Demetrio Aguilera Malta, Jose Joaquin, Colonial literature, Cuadra, Olmedo
Colonial literature in Ecuador, like painting of the colonial period, was baroque in style. Baroque literature is characterized by exuberant and often somber emotion presented in an elaborate style rich in imagination and metaphorical imagery. By 1800 Ecuadorian literature came under the influence of neoclassicism and later romanticism. The neoclassical style emphasized common sense, moderation, reason over emotion, and elegance over brevity. Romanticism stressed reliance on the imagination and subjectivity of approach, freedom of thought and expression, and an idealization of nature. Jose Joaquin de Olmedo, one of the first neoclassic poets of Latin America, was also active in Ecuador's struggle for independence. Juan Montalvo, perhaps the most respected of all Ecuadorian authors, is known for his political essays.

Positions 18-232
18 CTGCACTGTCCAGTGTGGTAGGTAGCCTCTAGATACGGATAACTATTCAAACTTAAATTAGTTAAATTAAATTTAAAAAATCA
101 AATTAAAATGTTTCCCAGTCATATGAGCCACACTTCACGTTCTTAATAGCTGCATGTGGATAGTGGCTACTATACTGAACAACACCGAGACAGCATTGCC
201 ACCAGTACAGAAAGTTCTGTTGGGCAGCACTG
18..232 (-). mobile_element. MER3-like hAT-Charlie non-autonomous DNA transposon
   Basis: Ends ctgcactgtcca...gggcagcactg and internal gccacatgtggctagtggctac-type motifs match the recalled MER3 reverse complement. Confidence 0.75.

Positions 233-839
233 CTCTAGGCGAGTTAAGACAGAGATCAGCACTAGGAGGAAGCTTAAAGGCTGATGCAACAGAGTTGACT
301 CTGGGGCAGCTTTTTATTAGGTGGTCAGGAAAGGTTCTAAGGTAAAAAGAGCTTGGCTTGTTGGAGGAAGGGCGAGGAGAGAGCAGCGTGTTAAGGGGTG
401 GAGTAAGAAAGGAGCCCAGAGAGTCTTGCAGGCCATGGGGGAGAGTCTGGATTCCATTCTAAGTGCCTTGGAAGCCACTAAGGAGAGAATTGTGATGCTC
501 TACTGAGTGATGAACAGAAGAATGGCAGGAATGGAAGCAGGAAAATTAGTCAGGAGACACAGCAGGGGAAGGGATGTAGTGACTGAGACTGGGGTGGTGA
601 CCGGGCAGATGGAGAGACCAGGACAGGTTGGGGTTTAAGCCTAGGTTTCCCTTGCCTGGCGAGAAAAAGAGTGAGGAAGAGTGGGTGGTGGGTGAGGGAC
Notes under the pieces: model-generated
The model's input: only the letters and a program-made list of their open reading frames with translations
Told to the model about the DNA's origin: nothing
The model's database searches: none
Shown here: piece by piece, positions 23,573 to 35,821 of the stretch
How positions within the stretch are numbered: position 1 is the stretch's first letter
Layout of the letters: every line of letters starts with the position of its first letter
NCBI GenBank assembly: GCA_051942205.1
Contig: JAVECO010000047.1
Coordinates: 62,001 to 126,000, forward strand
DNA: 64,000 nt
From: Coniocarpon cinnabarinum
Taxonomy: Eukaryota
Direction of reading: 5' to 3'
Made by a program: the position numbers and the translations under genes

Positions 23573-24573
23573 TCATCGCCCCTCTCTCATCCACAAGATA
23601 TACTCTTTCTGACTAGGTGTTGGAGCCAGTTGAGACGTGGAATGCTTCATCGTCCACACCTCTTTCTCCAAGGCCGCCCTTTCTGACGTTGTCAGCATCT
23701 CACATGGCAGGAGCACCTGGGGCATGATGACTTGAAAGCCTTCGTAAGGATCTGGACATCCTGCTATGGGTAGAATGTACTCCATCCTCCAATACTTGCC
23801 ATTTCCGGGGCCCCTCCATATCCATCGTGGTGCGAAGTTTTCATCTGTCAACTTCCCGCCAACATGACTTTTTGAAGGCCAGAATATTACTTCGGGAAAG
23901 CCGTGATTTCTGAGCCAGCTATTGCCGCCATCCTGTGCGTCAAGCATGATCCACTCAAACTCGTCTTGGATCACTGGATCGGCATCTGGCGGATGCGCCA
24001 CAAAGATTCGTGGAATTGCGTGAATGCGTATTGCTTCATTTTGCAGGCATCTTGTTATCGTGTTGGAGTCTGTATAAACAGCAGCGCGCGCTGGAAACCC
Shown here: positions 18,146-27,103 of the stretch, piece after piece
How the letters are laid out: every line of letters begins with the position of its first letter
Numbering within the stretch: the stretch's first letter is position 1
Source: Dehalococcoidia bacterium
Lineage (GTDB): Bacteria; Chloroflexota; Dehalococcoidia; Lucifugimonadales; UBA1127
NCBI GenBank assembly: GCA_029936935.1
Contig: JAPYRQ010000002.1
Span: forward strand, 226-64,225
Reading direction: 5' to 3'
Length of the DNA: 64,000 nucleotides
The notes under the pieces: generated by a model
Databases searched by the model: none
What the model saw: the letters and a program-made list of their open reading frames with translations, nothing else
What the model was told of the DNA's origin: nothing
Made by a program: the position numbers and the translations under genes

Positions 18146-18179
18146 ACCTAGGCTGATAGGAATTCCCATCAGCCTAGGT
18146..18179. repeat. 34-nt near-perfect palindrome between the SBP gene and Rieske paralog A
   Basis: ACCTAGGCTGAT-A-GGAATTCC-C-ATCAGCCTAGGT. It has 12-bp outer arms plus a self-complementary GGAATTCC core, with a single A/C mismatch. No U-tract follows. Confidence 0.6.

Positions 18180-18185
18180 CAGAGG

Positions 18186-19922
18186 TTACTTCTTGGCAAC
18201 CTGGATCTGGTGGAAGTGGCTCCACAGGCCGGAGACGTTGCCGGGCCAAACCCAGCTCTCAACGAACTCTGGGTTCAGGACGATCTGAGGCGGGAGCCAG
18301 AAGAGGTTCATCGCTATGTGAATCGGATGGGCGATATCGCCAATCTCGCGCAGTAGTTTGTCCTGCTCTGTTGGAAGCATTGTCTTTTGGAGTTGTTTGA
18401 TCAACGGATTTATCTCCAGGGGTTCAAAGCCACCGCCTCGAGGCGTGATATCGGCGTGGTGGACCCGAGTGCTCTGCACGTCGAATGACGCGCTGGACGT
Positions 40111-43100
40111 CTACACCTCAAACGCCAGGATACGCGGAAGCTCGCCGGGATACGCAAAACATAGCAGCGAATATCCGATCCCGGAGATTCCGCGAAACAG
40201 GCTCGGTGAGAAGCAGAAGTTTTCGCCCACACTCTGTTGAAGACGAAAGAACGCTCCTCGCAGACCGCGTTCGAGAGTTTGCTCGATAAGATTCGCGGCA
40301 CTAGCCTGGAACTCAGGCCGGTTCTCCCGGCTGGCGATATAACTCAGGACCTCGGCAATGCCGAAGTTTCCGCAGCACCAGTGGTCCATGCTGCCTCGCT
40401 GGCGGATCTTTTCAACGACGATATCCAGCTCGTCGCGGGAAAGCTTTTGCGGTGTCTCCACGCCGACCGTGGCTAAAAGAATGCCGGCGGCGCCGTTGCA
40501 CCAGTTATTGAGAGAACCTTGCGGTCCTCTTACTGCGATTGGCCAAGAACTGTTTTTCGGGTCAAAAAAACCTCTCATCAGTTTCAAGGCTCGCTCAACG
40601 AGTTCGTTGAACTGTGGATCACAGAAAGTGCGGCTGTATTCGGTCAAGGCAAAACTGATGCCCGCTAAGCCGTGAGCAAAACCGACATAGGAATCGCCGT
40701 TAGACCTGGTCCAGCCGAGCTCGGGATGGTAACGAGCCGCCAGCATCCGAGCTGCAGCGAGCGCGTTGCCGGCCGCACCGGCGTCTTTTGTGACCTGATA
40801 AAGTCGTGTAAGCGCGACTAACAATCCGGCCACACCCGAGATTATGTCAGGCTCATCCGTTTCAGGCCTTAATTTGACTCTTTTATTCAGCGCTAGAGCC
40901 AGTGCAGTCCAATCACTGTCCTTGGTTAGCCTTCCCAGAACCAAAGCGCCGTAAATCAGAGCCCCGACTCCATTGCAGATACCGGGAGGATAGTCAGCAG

The best-known Ecuadorian writers of the 20th century include Jorge Icaza Coronel, a scathing novelist with a leftist political slant, whose most famous novel is Huasipungo (1934; translated 1962); Jose de la Cuadra, a short-story writer; and Alfredo Pareja Diez-Canseco, Demetrio Aguilera Malta, Enrique Gilbert, and Humberto Salvador, all of whom were writers preoccupied with the struggle for social justice.
Quito, the least changed of any of the old colonial capitals of South America, is a fine example of early Spanish architecture. All the arts in colonial days were inspired by the church and reflected the baroque style prevalent in Europe. Many of the churches of Quito are now art galleries as well as places of worship; they contain priceless paintings, altarpieces, woodcarvings, statues, and adornments.
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